She lay gasping for a few moments on the snow, but then she got to her feet and made her way to the leader’s chair to watch the rest of the race, even as the cameras watched her. The next Swede, the plucky Andersson, came in a little further back, and then the split times for the remaining challengers—a pair of Norwegians—were slow enough that Diggins knew she had won. She was quickly in tears, and in the embrace of her teammates and coaches. Her first words for the press were of thanks to the “techs” back in the waxing cabin, who had made her boards slippery enough to be competitive.
Diggins has spoken again and again about the team culture that has helped the American skiiers thrive in recent years—it’s mostly an individual sport, but given the fact that the competitors spend five months a year living together, an ocean away from home, bonding has become crucial. Diggins had glitter on her cheeks per usual on Tuesday—she’s been helping decorate the other American women for years, not to mention leading them in TikTok dance sessions. And, though she has one individual race left in this championships—it’s a thirty-kilometre race at week’s end, a distance for which she took the silver in the Beijing Olympics, last year—she’s almost certainly more focussed on the team relay on Thursday. In that race, four American women will each go five kilometres, and they have a real chance to win a bronze—which would be the first time ever for them, and would probably be just about as sweet for Diggins as her gold.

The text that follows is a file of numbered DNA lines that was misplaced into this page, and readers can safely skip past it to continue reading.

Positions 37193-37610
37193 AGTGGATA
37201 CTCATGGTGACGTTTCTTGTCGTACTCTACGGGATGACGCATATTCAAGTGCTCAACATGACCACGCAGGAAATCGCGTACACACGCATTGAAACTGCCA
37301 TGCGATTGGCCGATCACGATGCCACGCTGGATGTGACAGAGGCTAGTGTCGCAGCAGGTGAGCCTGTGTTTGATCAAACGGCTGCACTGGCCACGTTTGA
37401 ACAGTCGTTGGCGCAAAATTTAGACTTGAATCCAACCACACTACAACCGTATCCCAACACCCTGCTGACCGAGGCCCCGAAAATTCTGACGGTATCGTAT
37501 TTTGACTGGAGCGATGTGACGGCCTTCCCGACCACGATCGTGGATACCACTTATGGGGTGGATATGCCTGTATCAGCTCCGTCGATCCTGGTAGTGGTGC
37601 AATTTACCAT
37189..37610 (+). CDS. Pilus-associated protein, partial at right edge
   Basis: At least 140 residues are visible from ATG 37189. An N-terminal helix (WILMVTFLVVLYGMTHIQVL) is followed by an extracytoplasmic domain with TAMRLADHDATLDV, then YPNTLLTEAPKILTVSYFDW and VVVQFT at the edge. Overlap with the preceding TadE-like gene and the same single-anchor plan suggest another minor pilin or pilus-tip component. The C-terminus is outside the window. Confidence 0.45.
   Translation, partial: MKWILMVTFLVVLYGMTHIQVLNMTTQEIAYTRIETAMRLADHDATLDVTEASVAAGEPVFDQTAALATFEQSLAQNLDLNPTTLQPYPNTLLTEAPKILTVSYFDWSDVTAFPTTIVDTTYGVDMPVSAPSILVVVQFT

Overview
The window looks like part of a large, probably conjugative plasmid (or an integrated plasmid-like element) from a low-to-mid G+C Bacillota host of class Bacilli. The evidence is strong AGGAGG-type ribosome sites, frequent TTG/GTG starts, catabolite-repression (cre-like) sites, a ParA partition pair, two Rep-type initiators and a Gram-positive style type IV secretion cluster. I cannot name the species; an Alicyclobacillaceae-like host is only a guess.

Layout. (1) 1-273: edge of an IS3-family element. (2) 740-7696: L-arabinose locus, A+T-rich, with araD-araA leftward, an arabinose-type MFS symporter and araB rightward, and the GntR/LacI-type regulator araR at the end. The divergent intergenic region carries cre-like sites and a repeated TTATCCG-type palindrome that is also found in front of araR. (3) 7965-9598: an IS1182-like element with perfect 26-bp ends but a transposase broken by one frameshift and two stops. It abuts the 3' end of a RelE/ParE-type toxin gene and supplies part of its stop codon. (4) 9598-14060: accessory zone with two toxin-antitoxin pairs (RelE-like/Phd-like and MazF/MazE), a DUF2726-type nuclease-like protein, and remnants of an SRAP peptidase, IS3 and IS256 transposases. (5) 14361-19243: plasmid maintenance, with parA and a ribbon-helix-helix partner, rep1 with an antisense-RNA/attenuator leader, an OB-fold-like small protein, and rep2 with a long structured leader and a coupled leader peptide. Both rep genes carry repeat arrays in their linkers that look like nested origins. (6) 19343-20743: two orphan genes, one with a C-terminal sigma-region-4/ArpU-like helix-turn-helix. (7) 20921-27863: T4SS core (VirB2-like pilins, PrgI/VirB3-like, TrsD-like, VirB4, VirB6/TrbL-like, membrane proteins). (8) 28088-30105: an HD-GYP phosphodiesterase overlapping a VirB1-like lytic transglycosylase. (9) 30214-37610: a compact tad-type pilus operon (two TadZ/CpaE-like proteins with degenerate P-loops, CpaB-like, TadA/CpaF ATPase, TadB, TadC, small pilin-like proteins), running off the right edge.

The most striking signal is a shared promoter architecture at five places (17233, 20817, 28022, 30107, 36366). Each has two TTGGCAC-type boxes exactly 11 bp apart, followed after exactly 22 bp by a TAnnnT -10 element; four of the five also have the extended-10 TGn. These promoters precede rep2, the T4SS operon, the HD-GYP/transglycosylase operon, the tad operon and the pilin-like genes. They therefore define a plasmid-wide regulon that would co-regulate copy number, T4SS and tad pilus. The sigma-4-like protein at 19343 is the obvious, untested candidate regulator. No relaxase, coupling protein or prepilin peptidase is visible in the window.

For the moment, though, she gets to enjoy her individual triumph; she’s as great an endurance athlete as America has produced perhaps since Joan Benoit Samuelson took home the gold medal in the first women’s Olympic marathon, in 1984. Nordic skiing faces plenty of problems, above all global warming; some races in Europe this winter have been on narrow strips of man-made snow set against the green and brown of the Alpine countryside, and the early races of this meet were crazily hot. (A Norwegian woman won a bronze medal skiing in spandex shorts.) But there was fresh snow on the ground on Tuesday morning in Slovenia, and against that backdrop Diggins did something no American cross-country skier will ever be able to match—she became the first to break through the pain and seize a gold. ♦